Eighteen established writers, one from each city/region, will be commissioned to write a chapter in a response to their Arts & Society theme within the context of their city.
Just as Ulysses is innovative in its form and language, so the writers will be chosen with a view to reflecting a breadth of genres, styles and innovations. Each writer will ideally attend their own city’s event. All the (new) chapters from the 18 cities/regions will be brought together in a book publication: Europe-Ulysses (working title).
Anne Enright will write the Dublin chapter.
Each time I read Ulysses, I am surprised by the way it always sends me to sleep somewhere in the middle of the Proteus episode; the third section in which Stephen Dedalus walks across Sandymount Strand. Or perhaps I should say that my reading becomes so slowed and loosened by dreaming, it feels like a different kind of consciousness. No book frees the mind in this way: Ulysses happens in the place where words start. The prose enters the reader and opens them out.
I bought the book on holiday when I was fourteen years old and read with no great panic about understanding it, and this was a very fortunate first meeting, because the language of Ulysses refuses to be understood; it will not settle on a final meaning and constantly invites the reader to fill in the gaps. This makes it a truly democratic work, for all the elitism that attends its reputation. Whether the reader is young or old, pedantic or carefree, the language eludes our possession. It is democratic too, in its subject matter; an ordinary day in the life of two men, in a city on the edge of Europe, where nothing much happens and everything you could possibly imagine also happens.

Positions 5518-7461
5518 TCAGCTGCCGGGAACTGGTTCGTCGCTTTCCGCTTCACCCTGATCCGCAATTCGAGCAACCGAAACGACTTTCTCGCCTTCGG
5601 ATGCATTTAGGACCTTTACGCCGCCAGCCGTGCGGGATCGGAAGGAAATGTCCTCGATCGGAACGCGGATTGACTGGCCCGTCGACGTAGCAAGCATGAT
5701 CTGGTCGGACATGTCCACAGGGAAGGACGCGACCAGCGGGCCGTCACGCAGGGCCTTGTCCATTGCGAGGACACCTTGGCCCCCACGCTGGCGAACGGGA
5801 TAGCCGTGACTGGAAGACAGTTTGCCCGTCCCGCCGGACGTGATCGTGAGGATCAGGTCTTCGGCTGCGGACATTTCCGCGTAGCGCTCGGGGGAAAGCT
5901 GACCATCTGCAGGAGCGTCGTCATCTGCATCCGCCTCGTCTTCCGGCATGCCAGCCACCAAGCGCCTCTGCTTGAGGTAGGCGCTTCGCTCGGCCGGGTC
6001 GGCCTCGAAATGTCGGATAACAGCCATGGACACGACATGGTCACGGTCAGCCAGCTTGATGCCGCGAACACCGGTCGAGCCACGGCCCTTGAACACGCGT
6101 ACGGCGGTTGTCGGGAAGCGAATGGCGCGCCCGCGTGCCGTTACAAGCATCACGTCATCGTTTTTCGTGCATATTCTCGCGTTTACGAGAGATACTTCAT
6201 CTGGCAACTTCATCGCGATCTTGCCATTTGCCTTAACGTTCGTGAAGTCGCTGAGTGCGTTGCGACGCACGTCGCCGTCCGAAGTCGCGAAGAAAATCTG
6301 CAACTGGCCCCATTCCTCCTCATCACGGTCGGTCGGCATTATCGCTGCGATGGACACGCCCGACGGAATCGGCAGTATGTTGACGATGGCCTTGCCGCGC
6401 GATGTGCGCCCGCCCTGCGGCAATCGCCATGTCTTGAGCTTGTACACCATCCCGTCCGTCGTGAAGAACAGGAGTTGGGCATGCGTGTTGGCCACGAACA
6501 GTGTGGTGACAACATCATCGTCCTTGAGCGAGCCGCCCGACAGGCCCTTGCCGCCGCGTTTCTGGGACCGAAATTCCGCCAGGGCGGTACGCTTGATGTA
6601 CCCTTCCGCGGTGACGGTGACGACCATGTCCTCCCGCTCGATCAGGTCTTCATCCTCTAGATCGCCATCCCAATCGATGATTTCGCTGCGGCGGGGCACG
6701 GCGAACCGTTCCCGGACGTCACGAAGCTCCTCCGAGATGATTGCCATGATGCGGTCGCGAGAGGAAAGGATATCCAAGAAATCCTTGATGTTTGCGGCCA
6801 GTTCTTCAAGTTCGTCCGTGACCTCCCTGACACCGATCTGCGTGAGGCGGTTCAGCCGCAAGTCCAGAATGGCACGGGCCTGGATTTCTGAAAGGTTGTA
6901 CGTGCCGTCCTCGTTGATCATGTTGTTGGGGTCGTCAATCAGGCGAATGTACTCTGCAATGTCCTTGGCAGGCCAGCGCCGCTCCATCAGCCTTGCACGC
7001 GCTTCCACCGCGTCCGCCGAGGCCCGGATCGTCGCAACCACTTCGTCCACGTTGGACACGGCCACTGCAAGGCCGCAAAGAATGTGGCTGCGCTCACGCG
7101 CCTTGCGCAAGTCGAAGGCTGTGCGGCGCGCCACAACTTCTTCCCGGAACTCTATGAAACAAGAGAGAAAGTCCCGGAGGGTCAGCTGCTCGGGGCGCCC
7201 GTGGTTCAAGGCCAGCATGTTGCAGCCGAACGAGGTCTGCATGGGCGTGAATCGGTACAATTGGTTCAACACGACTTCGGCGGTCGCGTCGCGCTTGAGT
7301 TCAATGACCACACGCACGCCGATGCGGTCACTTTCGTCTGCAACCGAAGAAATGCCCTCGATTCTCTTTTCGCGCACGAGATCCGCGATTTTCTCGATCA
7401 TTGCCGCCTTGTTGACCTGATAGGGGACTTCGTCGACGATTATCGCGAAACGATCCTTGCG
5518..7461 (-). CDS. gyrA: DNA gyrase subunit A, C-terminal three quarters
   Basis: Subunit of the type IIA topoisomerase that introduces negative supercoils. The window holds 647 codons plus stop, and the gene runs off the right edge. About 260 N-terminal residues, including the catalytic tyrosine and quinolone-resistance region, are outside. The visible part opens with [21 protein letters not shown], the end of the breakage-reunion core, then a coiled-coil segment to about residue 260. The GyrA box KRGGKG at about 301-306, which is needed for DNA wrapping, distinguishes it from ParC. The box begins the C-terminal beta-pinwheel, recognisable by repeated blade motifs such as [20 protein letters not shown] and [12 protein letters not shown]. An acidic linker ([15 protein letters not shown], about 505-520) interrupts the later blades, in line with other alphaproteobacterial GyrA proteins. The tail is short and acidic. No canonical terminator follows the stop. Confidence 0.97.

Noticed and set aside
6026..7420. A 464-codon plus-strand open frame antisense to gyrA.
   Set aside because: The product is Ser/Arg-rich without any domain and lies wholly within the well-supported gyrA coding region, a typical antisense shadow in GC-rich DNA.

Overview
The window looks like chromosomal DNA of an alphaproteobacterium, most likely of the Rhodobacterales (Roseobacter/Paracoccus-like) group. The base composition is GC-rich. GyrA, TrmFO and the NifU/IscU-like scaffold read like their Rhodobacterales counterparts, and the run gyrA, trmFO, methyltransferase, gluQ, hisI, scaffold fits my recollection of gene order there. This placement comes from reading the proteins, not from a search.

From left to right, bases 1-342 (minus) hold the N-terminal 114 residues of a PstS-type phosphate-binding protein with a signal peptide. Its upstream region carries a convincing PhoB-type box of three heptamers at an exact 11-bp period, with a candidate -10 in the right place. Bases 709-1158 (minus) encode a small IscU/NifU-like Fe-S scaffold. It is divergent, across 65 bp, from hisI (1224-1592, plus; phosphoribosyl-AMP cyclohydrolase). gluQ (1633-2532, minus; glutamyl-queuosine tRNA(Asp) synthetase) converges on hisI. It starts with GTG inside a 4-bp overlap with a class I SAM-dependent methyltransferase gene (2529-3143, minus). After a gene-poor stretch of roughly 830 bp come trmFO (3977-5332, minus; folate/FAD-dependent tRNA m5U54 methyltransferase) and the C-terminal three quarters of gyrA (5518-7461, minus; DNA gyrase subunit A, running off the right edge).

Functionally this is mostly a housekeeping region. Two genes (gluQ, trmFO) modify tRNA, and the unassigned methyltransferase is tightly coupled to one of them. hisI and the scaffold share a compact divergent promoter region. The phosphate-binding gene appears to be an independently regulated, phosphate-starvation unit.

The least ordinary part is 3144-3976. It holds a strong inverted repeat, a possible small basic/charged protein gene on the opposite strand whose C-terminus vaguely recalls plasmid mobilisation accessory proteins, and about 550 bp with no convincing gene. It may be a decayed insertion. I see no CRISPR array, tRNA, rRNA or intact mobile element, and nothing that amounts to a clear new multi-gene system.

My first copy of Ulysses was taken away from me when I came home from that holiday, and put away by my mother to read when I was older. Back then it was a disgraceful book – and it still is slightly disgraceful, that is part of its intention – but I walk my home town and am proud of these written stones and streets, each turn a new, perambulating sentence in one of the finest books in the world.
Anne Enright is one of Ireland’s leading writers. The author of eight novels, two books of short stories and many essays, she is a winner of the Man Booker Prize (2007) and the Irish novel of the year (2007 and 2015). Anne was the first Laureate for Irish Fiction (2015-2018) and she teaches creative writing as Professor of Fiction in UCD. Her new novel The Wren, The Wren is published in autumn 2023 by Jonathan Cape.